Copping, who is 6ft 1in, has to stoop to enter the doorway to the spiral staircase that winds its way to the upstairs bedrooms. Each room has its own feel and identity, alive with fabric, wallpapers and eclectic furnishings. “We tried to create different moods in each room, but the spaces flow easily into one another,” Copping says. In every corner, it is evident that meticulous care and thought has gone into each acquisition. When the pair found a handpainted 18th-century wardrobe at an antiques fair in Brussels, deemed perfect for the twin bedroom but unable to get through the doorways, they dismantled the piece and reassembled it in the room. It is the striking focal point they had envisaged.
The couple’s flair for interior design has gradually evolved into much more than a personal avocation. On returning to France from the States, Copping became a contributing editor at Architectural Digest, while concurrently establishing a small haute couture clientele, working with Paris-based ateliers, such as the house of Lesage, known for its embroideries. “Such a large part of Oscar at the end was being on the road doing trunk shows and acting as the face of the house, which didn’t allow for enough time at the studio doing what I really enjoy,” he reflects. “So I asked myself, should I build this into something? But I wasn’t really sure there was a need for another fashion company.”
What the couple could see was how beautifully the work lent itself to homewares, which has led them to launch a luxurious collection of cushions and throws, named after La Carlière (which will sell initially direct-to‑customer on Instagram and via Cutter Brooks, the Cotswold interiors store run by the former fashion director of Barneys – and fellow Architectural Digest contributor – Amanda Cutter Brooks. The range is priced from £700). “We wanted to make a product that we wanted to buy… I just got fed up with looking at interiors and seeing Ikat prints,” says Copping. Their designs are a reflection of their surroundings – “opulent, super-charged and unique”, says Rigaud. But sustainability is also interwoven into their approach. The generous cushions are made from antique and antique-inspired textiles with ornate, hand-finessed touches. A limited series is produced in fabric that has been upcycled from vintage curtains found at the Paris flea markets and over‑embroidered with Elizabethan-style wool and raffia crewelwork. The couple also selected a fabric from the Lewis & Wood collection. The print, inspired by 19th-century French quilts, was customised with hand-embroidery, then chopped up and patchworked back together. These pieces are complemented by one-off designs in eclectic mixes of antique fabric and tapestry and finished with fringing, giving a decadent appeal. Others are sampled from 19th‑century ethnic shawls.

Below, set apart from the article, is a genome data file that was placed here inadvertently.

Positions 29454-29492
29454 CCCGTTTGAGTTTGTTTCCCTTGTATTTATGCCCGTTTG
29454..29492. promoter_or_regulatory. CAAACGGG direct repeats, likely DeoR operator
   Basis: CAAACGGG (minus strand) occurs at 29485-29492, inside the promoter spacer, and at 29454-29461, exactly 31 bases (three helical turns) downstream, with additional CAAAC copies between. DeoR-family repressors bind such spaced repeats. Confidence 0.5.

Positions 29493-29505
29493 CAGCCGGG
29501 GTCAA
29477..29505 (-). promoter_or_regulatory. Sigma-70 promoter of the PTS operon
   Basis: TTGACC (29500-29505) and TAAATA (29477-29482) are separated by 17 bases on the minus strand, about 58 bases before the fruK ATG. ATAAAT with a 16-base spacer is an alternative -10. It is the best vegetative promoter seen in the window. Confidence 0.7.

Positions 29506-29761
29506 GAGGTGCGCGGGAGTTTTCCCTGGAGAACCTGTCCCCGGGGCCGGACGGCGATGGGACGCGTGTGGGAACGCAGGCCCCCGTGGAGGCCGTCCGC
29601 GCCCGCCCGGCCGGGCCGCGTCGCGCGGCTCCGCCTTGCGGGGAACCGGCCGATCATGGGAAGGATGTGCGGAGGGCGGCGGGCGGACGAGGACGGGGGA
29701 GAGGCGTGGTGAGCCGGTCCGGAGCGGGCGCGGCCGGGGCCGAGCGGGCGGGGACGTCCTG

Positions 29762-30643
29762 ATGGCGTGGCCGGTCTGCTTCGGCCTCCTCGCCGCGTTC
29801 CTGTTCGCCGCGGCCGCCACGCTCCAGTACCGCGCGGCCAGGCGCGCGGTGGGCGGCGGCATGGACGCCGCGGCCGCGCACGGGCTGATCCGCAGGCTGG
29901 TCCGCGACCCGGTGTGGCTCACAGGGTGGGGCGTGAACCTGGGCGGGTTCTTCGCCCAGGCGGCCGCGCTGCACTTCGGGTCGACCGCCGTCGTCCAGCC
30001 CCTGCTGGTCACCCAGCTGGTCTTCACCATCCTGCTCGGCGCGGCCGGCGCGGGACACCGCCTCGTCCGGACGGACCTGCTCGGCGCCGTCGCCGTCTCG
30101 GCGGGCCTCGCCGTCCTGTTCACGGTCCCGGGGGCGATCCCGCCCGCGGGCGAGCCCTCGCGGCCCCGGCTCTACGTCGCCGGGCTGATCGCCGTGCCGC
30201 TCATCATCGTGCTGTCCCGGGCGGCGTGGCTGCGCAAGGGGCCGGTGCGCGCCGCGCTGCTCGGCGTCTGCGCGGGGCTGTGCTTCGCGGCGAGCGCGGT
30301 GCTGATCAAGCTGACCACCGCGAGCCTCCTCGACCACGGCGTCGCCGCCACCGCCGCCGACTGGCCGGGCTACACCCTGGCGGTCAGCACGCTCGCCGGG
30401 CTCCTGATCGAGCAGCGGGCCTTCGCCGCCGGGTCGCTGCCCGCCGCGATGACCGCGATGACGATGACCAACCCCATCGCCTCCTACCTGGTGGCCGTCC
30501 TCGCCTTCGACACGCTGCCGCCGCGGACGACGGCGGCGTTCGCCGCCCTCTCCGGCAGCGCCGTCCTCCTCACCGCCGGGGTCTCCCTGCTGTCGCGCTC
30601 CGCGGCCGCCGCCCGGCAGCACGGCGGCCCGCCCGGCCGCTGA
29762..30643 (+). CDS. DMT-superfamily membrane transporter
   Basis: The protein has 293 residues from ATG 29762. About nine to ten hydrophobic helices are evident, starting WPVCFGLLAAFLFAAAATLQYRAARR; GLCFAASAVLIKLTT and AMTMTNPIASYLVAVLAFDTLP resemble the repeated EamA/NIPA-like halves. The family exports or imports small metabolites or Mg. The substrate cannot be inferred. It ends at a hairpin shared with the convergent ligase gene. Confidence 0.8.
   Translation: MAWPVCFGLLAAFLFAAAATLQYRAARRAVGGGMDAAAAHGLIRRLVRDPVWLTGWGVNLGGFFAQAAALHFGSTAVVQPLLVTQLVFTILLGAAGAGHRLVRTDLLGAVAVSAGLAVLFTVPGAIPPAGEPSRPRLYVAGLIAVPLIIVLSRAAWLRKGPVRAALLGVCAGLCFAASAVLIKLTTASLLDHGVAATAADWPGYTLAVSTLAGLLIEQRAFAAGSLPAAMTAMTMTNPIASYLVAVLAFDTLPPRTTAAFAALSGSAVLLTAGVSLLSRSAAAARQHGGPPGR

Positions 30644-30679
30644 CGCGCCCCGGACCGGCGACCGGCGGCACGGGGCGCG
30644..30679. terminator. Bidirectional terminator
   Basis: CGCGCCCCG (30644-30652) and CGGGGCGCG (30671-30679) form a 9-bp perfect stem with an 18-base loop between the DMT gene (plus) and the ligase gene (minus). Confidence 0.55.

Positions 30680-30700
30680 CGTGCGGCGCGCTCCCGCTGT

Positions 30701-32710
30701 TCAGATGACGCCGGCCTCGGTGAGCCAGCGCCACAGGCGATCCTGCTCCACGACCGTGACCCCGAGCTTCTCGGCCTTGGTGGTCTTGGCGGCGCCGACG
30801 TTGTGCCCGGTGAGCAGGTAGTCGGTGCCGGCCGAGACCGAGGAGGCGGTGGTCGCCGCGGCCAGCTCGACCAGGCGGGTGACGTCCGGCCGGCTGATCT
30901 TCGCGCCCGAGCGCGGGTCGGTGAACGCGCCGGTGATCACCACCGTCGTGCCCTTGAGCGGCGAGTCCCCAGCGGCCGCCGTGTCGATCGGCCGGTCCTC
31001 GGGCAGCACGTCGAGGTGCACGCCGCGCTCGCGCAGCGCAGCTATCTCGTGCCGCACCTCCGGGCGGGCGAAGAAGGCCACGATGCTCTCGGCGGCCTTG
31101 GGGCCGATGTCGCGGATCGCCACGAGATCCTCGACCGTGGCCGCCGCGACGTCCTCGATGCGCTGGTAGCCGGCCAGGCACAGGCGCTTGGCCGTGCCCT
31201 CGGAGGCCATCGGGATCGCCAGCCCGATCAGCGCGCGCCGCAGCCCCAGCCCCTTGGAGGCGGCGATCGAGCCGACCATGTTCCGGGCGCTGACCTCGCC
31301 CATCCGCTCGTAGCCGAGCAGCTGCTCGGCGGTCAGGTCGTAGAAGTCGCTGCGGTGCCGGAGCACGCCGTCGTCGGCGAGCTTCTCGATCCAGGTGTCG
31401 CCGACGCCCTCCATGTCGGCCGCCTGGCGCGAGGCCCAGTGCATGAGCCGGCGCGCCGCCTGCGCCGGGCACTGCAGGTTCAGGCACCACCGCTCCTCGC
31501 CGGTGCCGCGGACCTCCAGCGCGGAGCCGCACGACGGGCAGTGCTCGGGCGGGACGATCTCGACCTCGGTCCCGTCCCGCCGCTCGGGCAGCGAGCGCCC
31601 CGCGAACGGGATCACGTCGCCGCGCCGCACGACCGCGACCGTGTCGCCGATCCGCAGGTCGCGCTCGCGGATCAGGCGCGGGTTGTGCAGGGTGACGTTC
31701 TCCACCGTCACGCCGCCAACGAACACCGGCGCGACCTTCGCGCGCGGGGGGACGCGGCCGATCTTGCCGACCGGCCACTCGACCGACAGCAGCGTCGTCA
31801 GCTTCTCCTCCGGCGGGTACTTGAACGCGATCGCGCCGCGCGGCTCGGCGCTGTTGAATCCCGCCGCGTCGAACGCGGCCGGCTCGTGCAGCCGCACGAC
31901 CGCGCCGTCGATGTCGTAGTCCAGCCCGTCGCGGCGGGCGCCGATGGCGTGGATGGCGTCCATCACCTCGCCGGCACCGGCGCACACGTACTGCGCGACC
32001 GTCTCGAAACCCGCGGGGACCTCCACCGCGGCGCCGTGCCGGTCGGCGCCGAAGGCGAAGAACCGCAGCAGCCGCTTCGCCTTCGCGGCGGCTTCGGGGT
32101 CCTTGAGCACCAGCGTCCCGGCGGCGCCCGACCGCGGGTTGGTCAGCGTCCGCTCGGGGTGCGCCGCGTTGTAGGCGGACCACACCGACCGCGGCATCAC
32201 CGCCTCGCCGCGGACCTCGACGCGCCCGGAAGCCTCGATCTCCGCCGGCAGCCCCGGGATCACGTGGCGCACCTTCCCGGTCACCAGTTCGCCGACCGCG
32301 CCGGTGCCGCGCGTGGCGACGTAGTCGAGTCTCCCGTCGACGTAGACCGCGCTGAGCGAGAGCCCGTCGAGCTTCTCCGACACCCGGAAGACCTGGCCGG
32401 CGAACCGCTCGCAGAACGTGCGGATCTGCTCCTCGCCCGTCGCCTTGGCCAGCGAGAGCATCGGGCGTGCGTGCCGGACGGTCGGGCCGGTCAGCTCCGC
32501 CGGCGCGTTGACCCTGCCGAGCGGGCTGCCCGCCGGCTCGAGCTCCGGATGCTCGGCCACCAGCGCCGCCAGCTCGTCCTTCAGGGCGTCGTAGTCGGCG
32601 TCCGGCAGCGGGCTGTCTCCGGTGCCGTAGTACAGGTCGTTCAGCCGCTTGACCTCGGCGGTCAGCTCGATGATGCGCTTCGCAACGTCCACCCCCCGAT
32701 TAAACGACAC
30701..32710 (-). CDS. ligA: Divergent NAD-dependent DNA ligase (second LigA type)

Copping has always instilled his designs with a sense of history and romance, along with a talent for fabric play – evident in the way he has cut up and spliced together eclectic textiles, sometimes even working with their backs to show the labour involved. “I used to work at Sonia Rykiel, who was someone who always turned the fabric out,” he recalls. Even the most lavish styles are snappily juxtaposed with simple striped cotton mattress ticking. In some cases, fabrics are bordered with strips of colourful velvet ribbon or fused together with bright rustic hand-stitching. “It’s really nice to just play around and mix things to see what works with what.”
Copping has clearly thrown himself into the creation of the collection. His office – its cupboards piled high with found fabrics and his desk lined with ribbons and trims – resembles a haberdashery from yesteryear. “When I see interesting things I just want to buy them. I’m creating a stockpile,” he says. Although his designs are undoubtedly luxurious, he does not see them only in grand digs such as his own. “Textiles are a great way to give a room personality,” he says. “Not everyone will want to cover a sofa in a wild fabric, but you can create impact with accessories.” Eventually, he would like to offer a customised service creating bespoke furnishings for a client’s house – one might call it haute couture for the home.